A Cleveland family is featured in one of the “Unselfish” stories in the book “Unselfish,” compiled by Pul D. Parkinson. Written and submitted by DeWayne Hamby, the story is titled “A …
A Cleveland family is featured in one of the “Unselfish” stories in the book “Unselfish,” compiled by Pul D. Parkinson. Written and submitted by DeWayne Hamby, the story is titled “A Charitable Deed in a Time of Need” (Page 102).
He begins with the statement, “There are few things more irritating than a broken down vehicle. Car trouble is something most people don’t think about until it happens, and suddenty they’re thrown into asking for rides, calling tow trucks, and losing independence.”
Hamby said a few years ago, around the time he and his wife welcomed twins into the family, her car finally died. Months before, he said, the mechanic had made quick fixes on the motor, but had “told us it had more problems than we would probably want to tackle. He even suggested we sell it for scrap metal.”
Instead of scrapping the old car, the Hambys decided to give it to DeWayne’s elderly mother, who was homebound and lived in a very small town, thinking perhaps one of her friends would fix it out of sympathy. In the meantime, because of medical bills and other costs associated with a growing family, the Hambys wished for another car, but did not have the resources to purchase one. They said they reasoned his wife would probably not need to get out much in a second car with three children under the age of 3. “But that creative planning would not suit our needs forever,” Hamby wrote.
As the time grew closer for their older daughter to begin preschool, they knew a second car would be a necessity to drop her off and pick her up. But they could not afford two car payments. So the Hambys prayed for a solution while they looked through classified ads in the newspaper and gathered information from local dealers.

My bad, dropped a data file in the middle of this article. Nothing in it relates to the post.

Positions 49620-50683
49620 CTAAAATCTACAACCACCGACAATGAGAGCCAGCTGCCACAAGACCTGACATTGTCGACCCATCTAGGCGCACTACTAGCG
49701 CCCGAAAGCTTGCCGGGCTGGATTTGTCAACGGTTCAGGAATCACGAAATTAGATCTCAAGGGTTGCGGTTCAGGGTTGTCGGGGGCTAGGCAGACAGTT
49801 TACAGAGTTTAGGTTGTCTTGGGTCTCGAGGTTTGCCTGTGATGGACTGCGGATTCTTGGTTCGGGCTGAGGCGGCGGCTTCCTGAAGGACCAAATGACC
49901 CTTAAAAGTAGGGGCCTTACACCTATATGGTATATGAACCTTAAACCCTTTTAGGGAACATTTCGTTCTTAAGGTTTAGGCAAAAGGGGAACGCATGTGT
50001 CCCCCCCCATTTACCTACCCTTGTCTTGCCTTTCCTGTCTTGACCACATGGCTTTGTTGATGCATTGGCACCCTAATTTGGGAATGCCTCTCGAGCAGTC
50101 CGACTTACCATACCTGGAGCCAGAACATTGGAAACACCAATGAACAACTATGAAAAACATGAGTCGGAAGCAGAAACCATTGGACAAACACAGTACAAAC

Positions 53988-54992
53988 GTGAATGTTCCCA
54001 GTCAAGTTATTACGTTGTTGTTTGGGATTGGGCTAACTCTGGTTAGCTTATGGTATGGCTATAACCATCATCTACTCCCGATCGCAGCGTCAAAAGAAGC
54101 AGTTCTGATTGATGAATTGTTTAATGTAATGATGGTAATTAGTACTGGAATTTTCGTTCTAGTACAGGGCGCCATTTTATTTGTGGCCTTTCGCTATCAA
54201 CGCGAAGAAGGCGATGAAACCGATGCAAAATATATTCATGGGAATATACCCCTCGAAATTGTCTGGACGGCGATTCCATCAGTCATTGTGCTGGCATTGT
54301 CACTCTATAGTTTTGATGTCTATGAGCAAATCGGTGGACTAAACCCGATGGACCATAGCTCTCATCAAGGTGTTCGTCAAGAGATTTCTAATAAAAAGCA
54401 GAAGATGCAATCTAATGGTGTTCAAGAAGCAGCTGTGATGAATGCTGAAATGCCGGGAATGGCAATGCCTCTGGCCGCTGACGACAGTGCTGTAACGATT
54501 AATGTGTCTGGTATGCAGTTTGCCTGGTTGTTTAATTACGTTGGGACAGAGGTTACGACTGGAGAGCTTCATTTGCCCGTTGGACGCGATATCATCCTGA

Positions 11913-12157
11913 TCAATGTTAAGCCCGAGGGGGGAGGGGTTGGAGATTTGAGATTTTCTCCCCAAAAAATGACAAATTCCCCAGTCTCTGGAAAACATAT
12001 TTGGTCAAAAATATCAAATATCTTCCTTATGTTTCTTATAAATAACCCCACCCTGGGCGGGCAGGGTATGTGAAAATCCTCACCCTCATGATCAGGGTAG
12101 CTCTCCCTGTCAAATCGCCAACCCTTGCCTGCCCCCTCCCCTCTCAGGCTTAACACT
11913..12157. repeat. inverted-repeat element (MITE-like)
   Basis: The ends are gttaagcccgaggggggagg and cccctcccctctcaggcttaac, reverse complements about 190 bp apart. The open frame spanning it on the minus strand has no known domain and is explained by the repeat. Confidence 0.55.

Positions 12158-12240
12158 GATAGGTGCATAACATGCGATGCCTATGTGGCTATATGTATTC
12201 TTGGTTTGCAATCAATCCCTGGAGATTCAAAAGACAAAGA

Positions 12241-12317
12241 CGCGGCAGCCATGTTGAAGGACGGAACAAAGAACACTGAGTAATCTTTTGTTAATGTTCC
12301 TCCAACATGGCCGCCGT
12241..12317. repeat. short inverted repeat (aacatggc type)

“Through the years,” he said, “I’ve heard of audacious gifts that people have received that even included cars. In the back of my mind, I secretly prayed and hoped that would happen to us, but I was never bold enough to really believe it. Even with a schedule-rocking problem such as car trouble, it doesn’t take long to see there are needs around you that are much greater than yours, and you can start feeling intimidated.”
But one day, a friend called. “We want to give you this van,” he told him. Hamby said it didn’t really register and asked, “Did I hear that right? He and his wife want to give us their van. What did we do? How did they know?”
Still in shock, he made his way over to meet the friend and benefactor. His friend gave him the rundown on how the vehicle worked, where it had been serviced recently and about the brand new tires he had purchased for it. “And then he handed me the keys and the title,” Hamby said. “I half expected the van to not crank — not because of distrust, but because of disbelief. This just seemed too good to be true, But it wasn’t.”
The Hambys said they were blown away by this act of selflessness, but also humbled. Hamby said he struggled to think of a way to return their generosity, “but I know that wasn’t what they wanted, at least not from us.” He knew them as people of faith, who believed in giving more than receiving. And, he said, “Even though they asked me to not share their names, they know their kind gesture has not gone unnoticed by the Highest Authority.”
His story concludes with the Scripture: “But when you do your charitable deeds, do not let your left hand know what your right hand is doing, that your charitable deeds may be in secret. And your Father who sees in secret will Himself reward you openly” (Matthew 6:3-4, Modern English Version).
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